Someone who is deaf cannot hear warning sounds, narration or other audio information. However, they may be able to read text equivalents.
Many users have old equipment or slow modems and connect via continually metered telephone lines. These users often turn off image downloading to save time and money.
Directions and Techniques
Use Alt text
For simple non-text objects, such as pictures and graphical titles or buttons, you should specify a text description using the HTML "Alt" attribute. "Alt" stands for "alternative".
The alt text should be carefully worded so that it provides equivalent information. Unless the alt text effectively conveys the information an image displays, it will be ineffective. If you use alt text to provide text equivalents for images used as links, the text should make sense as a link title when read out of context. For images that are purely decorative and contain no information, such as spacers, lines and fills, use null alt text (described below).
See the WAI recommended techniques for Using alt text for providing equivalent text content for images and Providing text equivalents for applets and programmatic objects.
Use null Alt text for objects that contain no information
For images that are purely decorative and contain no information, such as spacers, bullets, lines and fills, use the null value for the Alt text (Alt=""). This will be ignored by most assistive technologies such as screen readers and avoids the user being bombarded with hundreds of useless descriptions such as "a spacer, a spacer, a blue line, bullet, bullet, bullet...". Note that null alt text has no characters between the quotes. This is not the same as Alt=" ", which contains a space and is not therefore null Alt text. Assistive technologies may not ignore objects with Alt text which contains a space.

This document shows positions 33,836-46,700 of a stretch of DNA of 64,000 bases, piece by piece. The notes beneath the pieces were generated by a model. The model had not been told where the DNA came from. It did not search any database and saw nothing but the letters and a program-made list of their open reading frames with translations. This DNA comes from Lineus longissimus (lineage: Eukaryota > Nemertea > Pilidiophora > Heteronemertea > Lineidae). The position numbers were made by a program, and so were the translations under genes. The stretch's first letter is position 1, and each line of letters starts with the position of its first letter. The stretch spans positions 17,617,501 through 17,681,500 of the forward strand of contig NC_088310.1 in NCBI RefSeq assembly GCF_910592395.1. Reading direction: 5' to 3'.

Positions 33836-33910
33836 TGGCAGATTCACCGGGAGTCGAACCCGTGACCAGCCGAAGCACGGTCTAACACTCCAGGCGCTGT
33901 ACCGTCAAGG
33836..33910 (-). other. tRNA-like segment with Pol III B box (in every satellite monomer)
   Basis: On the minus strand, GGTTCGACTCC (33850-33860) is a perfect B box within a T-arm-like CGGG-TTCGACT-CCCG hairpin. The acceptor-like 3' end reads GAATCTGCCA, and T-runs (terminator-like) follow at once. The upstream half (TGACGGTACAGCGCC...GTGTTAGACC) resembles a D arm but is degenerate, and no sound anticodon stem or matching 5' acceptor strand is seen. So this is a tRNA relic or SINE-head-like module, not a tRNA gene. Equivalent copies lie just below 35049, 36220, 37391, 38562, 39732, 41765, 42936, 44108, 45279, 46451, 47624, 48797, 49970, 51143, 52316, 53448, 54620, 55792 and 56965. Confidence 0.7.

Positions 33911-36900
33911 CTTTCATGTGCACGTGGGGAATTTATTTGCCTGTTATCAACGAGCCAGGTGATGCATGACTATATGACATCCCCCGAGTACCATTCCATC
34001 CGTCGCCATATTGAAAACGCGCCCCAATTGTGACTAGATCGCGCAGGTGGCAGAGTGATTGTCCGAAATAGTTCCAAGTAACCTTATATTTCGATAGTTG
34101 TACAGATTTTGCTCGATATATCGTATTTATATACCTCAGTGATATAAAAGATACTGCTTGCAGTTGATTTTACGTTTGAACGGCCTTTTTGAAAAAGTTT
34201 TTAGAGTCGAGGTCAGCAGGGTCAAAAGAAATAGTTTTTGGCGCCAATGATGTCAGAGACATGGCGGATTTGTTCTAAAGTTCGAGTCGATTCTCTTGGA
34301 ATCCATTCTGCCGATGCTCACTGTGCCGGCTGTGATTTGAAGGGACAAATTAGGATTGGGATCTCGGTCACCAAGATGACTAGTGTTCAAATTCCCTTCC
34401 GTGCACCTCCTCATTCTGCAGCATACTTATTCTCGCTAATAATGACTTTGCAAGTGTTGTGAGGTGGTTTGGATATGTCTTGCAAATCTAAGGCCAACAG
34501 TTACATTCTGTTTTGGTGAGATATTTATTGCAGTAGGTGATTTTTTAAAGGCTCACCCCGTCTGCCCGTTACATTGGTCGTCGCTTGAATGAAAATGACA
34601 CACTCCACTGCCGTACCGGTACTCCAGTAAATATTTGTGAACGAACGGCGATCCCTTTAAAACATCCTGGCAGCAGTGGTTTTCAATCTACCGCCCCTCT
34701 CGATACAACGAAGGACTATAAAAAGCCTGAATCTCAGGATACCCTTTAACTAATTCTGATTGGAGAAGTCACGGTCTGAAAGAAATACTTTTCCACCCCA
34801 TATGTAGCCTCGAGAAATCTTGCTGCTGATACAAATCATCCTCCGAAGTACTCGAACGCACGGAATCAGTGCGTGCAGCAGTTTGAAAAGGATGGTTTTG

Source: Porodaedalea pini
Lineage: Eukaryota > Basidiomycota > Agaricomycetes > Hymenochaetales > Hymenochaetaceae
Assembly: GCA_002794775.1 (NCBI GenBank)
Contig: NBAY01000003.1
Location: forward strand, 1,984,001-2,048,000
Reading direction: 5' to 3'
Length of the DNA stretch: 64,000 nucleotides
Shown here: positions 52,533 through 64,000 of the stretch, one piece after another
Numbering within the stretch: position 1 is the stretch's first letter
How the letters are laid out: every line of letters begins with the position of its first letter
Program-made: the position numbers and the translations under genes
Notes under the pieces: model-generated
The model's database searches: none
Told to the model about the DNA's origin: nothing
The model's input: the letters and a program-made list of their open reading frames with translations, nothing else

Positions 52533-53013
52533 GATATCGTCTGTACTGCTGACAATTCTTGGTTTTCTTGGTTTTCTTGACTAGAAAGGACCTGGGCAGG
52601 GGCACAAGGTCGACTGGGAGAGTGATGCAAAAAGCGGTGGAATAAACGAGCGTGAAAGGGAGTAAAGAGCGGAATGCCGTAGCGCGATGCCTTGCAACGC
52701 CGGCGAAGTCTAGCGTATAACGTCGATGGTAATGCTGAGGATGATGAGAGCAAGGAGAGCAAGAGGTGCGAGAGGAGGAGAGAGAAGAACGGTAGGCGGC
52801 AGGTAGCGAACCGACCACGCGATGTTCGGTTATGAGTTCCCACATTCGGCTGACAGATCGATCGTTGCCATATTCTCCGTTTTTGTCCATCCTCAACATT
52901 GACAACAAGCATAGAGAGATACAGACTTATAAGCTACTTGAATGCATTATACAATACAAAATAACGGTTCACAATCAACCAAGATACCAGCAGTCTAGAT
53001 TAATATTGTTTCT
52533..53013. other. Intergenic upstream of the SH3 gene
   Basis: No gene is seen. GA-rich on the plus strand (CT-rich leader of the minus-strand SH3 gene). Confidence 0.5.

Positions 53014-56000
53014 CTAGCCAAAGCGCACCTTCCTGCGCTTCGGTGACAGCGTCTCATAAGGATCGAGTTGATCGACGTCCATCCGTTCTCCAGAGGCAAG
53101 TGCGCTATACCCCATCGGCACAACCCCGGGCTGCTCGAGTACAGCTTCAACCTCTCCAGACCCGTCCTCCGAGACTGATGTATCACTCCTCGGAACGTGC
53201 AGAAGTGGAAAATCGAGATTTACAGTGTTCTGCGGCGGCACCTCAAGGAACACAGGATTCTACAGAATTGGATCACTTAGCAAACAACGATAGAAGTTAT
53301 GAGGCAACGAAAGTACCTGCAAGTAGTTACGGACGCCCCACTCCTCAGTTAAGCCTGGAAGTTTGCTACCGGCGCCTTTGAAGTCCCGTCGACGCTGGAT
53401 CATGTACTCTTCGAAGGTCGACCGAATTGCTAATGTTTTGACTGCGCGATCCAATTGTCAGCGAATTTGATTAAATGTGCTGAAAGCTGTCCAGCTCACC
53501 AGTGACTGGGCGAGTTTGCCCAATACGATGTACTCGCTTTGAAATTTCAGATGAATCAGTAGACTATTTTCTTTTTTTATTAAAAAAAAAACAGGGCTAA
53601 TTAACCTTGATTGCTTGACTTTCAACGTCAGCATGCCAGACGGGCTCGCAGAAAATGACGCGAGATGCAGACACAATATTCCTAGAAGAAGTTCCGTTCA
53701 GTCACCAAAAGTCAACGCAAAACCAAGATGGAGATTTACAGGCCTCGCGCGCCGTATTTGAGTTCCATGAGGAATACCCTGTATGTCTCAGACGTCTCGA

Provide a long description if Alt text will not be adequate
Alt text is not really useful for explaining information that is too complex to describe in only a few words. For example, if you were to display a graph showing population growth in three countries (France, Germany and Spain) from 1995 to 2001, you could use Alt text to give a basic description of the graph, such as:
"Graph showing population growth in France, Germany and Spain, 1995 to 2001" -
However, the information contained in the graph may be quite complex and may therefore require a longer description. It may show individual colour-coded line plots for each country, allowing the user to quickly identify overall trends and make comparisons.
This is beyond the capabilities of Alt and in this case, you should use the HTML "Longdesc" tag or a "D" link. Both techniques allow users to access a separate, detailed text description of the content. Longdesc, though part of the HTML specification, is not widely suported by browsers. The alternative "D" link technique involves inserting, beside the image, a link which is presented as a capital "D". The target of this link should be a separate web page which displays the long description in text-only format. Once the user has read this, they can then return to the page with the image. "Longdesc" stands for "long description".
See the WAI recommended techniques for Providing long descriptions with Longdesc and the "D" link.
Provide a text equivalent for each active link contained in an image map
See the WAI recommended technique for Providing text equivalents of links contained in image maps. Note that the link should be a client-side link to work with this technique.
How you could check for this:
Switch off image downloading in your browser
This will show you how the page looks without images. You should be able to see alt text where images no longer display. Ask yourself whether the alt text is appropriate or not.
Switch off scripts and Java in your browser
This will let you see you how the page looks and works without scripts and applets. From this, you can determine whether or not it is possible to use the page without scripts and applets.